Regional News

Indigenous tourism cuts threaten international attractions

Planned State Government funding cuts will leave two key Aboriginal tourism initiatives facing uncertain futures.

Shadow Minister for Tourism Libby Mettam said she had been told by industry stakeholders that funding for both the Aboriginal Tourism Development Program and the Camping with Custodians Program would be removed in the upcoming McGowan Government State Budget.

“To defund programs dedicated to developing one of our most unique tourism opportunities, which the international sector in particular has expressed a strong interest in, with an established return on investment, defies belief,” Ms Mettam said.

Ms Mettam said Tourism WA research had found that visitor interest in Aboriginal experiences continued to outweigh participation with 82 per cent of visitors looking for an Aboriginal experience but only 26 per cent participating in one.

“The research has showed that international visitors who participated in an Aboriginal tourism experience recorded the highest level of satisfaction with their visit,” Ms Mettam said.

“It is of significant concern to the whole of the industry that the Aboriginal Tourism Development Program and the successful Camping with Custodians Program will be cut.

“Aboriginal tourism is an industry adds $43.8 million to the State economy and provides 339 full-time jobs a year – many in remote areas where employment opportunities are limited.”

Over the past three years, the Aboriginal Tourism Development Program has helped develop, mentor and market more than 49 businesses, including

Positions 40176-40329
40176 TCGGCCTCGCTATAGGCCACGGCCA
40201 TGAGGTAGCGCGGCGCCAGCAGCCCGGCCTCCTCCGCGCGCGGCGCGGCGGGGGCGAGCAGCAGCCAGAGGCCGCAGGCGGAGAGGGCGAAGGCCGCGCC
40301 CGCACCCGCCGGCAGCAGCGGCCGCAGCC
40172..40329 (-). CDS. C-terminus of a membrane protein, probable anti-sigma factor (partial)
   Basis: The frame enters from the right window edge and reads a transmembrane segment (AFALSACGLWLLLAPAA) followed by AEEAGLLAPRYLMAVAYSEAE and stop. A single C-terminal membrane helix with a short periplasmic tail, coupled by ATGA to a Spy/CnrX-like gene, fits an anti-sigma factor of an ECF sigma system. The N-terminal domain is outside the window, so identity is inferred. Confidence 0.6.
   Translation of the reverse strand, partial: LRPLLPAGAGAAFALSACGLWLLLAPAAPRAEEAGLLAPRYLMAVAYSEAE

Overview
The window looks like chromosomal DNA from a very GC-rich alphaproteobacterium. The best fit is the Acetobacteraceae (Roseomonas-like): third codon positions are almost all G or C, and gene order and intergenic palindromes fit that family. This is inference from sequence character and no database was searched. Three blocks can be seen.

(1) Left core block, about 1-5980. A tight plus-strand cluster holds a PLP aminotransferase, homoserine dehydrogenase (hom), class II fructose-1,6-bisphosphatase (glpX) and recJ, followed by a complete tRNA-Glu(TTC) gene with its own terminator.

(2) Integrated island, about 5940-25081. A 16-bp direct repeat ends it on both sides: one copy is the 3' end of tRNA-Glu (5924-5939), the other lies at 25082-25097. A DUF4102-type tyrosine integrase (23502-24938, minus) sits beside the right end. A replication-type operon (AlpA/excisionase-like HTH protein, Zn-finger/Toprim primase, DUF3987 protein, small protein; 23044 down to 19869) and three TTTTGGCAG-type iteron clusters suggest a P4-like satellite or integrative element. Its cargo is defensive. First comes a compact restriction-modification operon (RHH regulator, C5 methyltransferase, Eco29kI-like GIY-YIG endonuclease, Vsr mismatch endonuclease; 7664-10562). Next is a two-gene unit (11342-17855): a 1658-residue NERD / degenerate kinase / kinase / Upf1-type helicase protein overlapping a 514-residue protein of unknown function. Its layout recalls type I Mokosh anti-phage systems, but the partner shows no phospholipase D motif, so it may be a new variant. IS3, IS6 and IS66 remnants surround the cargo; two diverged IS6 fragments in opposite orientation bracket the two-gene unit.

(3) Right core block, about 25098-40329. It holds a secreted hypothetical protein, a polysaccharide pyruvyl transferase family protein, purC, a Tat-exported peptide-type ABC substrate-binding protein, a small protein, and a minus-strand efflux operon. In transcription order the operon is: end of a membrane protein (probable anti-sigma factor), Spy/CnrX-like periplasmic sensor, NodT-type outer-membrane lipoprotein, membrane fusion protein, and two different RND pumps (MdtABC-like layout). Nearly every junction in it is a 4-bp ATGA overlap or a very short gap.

Go Cultural Aboriginal Tours and Experiences which won the 2018 Tourism Australia National Gold Tourism Award.

Camping for custodians, which commenced in the Kimberley in 2013, allows visitors to have an authentic camping experience with an Aboriginal community, with the money paid for the accommodation staying in the community.

“Three campgrounds, Imintji, Mimbi and Peedamulla campgrouds are already operational with the fourth, Violet Valley, due to come online later this year,” Ms Mettam said.

“Aboriginal tourism is also a great lever for our visitors to explore regional WA and stay longer, and research shows that visitors travel regionally they stay longer and spend more.

“While the tourism benefits of these initiatives are obvious, the social benefits that flow from building sustainable remote communities cannot be underestimated.

“There is clear value in these initiatives and the McGowan Government should be ensuring their future funding not cutting it.”

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